Those caveats and obstacles aside, the Cubs are better bets to end all talk of billy goats by, say, 2015 than they were with Jim Hendry in charge. In his first press conference as a Cub, Epstein made mention of the pitfalls of paying for past performance, most likely with players like Mike Lowell and John Lackey in mind. The same principle applies to executives. If the Cubs were simply paying Epstein for the pennants in his past, bringing him on would be a bad idea, and were he a player introduced to great fanfare at age 37, even a particularly well-preserved one, we’d note that his best days were almost certainly behind him. Fortunately, the aging curve for GMs (and presidents of baseball operations) is a good deal more forgiving, and Epstein is still very much on the young side for a man tasked with running a team. That doesn’t mean that his second act will be as successful as his first, but there’s no obvious reason why the Epstein approach to team-building can’t translate to another big market, especially if he's re-energized by a change of scenery and a new challenge, aside from the fact that the competition hasn’t been idle and rival teams are smarter than they were in 2002 or even 2007 (in part because Epstein’s acolytes have found homes in other front offices).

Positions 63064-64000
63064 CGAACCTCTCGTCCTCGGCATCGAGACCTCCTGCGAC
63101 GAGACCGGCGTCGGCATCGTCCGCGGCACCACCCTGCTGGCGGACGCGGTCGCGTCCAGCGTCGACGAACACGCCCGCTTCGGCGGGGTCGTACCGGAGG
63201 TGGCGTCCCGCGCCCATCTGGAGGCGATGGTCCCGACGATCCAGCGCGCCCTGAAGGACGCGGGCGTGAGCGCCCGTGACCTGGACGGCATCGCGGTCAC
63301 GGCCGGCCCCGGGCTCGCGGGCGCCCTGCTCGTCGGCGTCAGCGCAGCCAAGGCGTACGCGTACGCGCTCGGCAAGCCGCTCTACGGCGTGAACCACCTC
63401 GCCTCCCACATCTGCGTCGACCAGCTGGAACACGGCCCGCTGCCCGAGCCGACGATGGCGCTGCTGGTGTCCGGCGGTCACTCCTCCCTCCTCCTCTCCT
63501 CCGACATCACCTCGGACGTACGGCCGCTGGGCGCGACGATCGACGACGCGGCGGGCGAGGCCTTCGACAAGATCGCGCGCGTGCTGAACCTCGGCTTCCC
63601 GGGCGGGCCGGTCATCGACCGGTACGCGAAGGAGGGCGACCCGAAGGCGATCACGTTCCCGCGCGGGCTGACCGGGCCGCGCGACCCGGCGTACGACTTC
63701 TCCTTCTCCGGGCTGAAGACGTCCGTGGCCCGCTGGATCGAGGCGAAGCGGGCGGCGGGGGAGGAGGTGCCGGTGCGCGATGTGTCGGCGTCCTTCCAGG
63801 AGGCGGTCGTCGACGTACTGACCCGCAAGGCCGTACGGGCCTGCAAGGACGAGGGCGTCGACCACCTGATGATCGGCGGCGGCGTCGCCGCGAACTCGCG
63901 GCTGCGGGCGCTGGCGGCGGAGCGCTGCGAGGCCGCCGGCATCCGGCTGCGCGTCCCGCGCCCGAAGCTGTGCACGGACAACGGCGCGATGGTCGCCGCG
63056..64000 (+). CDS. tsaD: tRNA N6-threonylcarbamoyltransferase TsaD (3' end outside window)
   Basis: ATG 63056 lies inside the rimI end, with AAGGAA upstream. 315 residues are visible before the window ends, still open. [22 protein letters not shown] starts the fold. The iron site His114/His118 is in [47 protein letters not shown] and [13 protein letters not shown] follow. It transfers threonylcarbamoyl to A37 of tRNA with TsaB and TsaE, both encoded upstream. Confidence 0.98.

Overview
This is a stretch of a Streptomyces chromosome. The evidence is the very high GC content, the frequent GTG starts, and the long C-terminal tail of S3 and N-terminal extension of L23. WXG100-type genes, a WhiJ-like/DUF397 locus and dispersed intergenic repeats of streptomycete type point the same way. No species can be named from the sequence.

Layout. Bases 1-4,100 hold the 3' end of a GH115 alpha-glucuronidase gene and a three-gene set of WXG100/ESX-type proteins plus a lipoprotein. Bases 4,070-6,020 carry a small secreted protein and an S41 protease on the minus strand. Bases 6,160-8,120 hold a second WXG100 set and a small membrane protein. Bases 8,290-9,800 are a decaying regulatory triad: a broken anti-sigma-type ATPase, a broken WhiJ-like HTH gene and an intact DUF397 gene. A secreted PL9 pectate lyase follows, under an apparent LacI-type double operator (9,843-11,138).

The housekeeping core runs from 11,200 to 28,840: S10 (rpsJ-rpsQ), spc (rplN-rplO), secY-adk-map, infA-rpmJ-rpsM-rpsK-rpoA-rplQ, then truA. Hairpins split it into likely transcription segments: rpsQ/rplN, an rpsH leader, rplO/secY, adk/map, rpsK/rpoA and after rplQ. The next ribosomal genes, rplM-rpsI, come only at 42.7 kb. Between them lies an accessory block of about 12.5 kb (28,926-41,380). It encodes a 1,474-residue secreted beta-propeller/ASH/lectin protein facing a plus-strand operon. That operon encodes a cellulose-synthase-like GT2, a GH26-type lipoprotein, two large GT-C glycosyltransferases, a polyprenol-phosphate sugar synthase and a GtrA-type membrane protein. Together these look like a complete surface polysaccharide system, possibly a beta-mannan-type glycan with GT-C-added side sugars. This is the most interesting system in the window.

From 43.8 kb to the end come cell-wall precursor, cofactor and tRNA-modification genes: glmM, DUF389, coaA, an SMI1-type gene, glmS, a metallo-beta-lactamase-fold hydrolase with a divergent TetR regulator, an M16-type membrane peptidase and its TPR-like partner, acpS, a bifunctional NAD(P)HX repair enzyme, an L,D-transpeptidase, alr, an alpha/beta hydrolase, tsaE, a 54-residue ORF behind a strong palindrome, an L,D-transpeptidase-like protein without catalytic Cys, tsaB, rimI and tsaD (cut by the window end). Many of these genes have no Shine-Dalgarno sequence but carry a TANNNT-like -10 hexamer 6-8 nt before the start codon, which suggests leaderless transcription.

Epstein has earned enough accolades that I needn’t recount his qualifications here; hell, we already wrote a book about them. Suffice it to say that Theo is a top-tier talent both in his ability to evaluate and acquire talent and in his skill at instituting a self-sustaining program of player development; he’s also among the best at dealing with the media, and he’ll be sure to move quickly to get the late-adopting Cubs an equivalent to Carmine, the information management system whose development he oversaw in Boston. What’s more, if Werth was valued by Washington for his potential as a tool for recruiting player talent, then Epstein has the same significance to Chicago. His recruiting powers are paying even more immediate dividends, as Padres GM Jed Hoyer and AGM Jared McLeod will be getting the gang back together under Epstein in Chicago, with Hoyer serving as GM. The round-the-clock business of running a baseball operations department has become too demanding for any one man, so one of the most important measures of a modern GM is the quality of the co-workers with whom he chooses to work. As Epstein plays Mark Shapiro to Hoyer’s Chris Antonetti, the two will continue to add to an assortment of experienced and innovative assistants, giving the Cubs a braintrust that one day might make Epstein himself dispensable.